Colorado has become the first state in the history of the U.S. to legalize marijuana. Voters in the Rocky Mountain State decided it’s high time to just get over 75 years of nonsense around the cannabis plant.
According to early returns, 53 percent of state voters approved Amendment 64, which, according to its sponsors, will restore some sanity to Colorado’s marijuana laws by treating cannabis much more like alcohol and less like an illegal drug.
“The victories in Colorado and Washington are of historic significance not just for Americans but for all countries debating the future of marijuana prohibition in their own countries,” said Ethan Nadelmann, executive director of the Drug Policy Alliance. “This is now a mainstream issue, with citizens more or less divided on the issue but increasingly inclined to favor responsible regulation of marijuana over costly and ineffective prohibitionist policies.”
While the restrictions are stringent enough that some in the medical marijuana and recreational cannabis communities opposed Amendment 64 on principle, the chance to become the first state in the union to legalize proved too attractive to pass up, for the majority of the state’s voters.
Never before has support for making marijuana legal been so widespread. Last year, a Gallup poll found for the first time that 50 percent of Americans support making marijuana legal, with only 46 percent opposed.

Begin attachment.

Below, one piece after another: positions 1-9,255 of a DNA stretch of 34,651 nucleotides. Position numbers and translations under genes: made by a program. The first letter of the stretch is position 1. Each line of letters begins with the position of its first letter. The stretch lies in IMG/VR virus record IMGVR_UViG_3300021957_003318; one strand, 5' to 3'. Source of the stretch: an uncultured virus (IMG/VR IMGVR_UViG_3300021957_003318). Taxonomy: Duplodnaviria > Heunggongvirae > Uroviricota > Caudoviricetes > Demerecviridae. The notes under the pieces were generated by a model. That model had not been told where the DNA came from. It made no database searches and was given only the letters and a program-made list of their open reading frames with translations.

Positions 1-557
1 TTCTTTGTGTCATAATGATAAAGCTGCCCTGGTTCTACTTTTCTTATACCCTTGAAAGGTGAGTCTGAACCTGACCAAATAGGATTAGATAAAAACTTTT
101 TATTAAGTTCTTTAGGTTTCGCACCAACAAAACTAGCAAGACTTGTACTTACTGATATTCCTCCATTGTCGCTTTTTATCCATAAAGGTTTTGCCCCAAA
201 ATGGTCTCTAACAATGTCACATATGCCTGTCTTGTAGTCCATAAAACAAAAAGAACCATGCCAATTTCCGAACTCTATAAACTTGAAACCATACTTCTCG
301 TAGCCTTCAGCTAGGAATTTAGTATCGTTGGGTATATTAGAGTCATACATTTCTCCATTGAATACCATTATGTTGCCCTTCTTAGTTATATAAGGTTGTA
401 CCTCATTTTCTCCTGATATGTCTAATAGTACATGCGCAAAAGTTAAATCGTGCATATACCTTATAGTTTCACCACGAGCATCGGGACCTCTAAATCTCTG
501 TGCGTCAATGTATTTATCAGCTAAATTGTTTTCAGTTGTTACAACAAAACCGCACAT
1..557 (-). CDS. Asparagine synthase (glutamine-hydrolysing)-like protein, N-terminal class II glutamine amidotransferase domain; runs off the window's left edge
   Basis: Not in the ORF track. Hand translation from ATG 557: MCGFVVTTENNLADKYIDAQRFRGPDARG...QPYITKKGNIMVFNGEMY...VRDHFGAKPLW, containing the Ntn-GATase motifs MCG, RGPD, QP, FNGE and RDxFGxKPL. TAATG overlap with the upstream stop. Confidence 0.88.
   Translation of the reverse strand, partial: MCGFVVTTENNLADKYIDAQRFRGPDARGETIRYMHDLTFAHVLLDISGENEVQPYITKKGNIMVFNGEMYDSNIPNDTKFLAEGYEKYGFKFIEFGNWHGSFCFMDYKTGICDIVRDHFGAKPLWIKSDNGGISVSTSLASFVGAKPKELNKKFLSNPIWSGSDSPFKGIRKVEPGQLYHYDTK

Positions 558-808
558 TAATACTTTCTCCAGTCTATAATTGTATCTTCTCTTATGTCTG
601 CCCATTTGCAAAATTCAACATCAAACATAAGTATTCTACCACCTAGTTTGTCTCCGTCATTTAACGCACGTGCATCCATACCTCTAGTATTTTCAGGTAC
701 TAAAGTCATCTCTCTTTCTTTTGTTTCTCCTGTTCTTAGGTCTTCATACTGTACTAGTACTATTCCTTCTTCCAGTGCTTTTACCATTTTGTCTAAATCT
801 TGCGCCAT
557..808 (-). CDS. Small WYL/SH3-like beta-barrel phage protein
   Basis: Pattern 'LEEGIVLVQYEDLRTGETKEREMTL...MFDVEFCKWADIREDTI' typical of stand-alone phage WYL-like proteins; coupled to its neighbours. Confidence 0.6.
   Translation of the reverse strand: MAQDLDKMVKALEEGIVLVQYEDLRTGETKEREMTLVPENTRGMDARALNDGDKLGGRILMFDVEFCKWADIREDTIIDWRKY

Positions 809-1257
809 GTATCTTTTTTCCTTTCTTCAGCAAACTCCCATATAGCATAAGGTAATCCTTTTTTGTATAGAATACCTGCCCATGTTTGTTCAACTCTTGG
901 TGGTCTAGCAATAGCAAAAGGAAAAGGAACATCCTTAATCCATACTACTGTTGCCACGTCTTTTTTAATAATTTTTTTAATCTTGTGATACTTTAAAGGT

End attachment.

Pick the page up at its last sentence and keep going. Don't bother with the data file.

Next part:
Public support has shifted dramatically over the last two decades – especially over the last five years – as majorities of men, 18-49-year-olds, liberals, moderates, Independents, Democrats, and voters in Western, Midwestern and Eastern states now support making marijuana legal. Last week, the annual FBI Uniform Crime Report found that police made 757,969 arrests in 2011 for marijuana law violations in the U.S. – 86 percent of these arrests were for possession only. Marijuana arrests comprise one-half of all U.S. drug arrests.
Other reform measures also prevailed in California and Massachusetts. California’s Proposition 36 – which will significantly reform the state’s notorious “three-strikes” law – is expected to pass by a wide margin. Moving forward, Californians convicted of a third nonviolent felony – including drug law violations – will no longer receive a mandatory 25-to-life sentence. The Drug Policy Action Issues PAC was one of the primary financial contributors to the Prop. 36 campaign.
Meanwhile, Massachusetts became the 18th U.S. state since 1996 to legalize marijuana for medical purposes.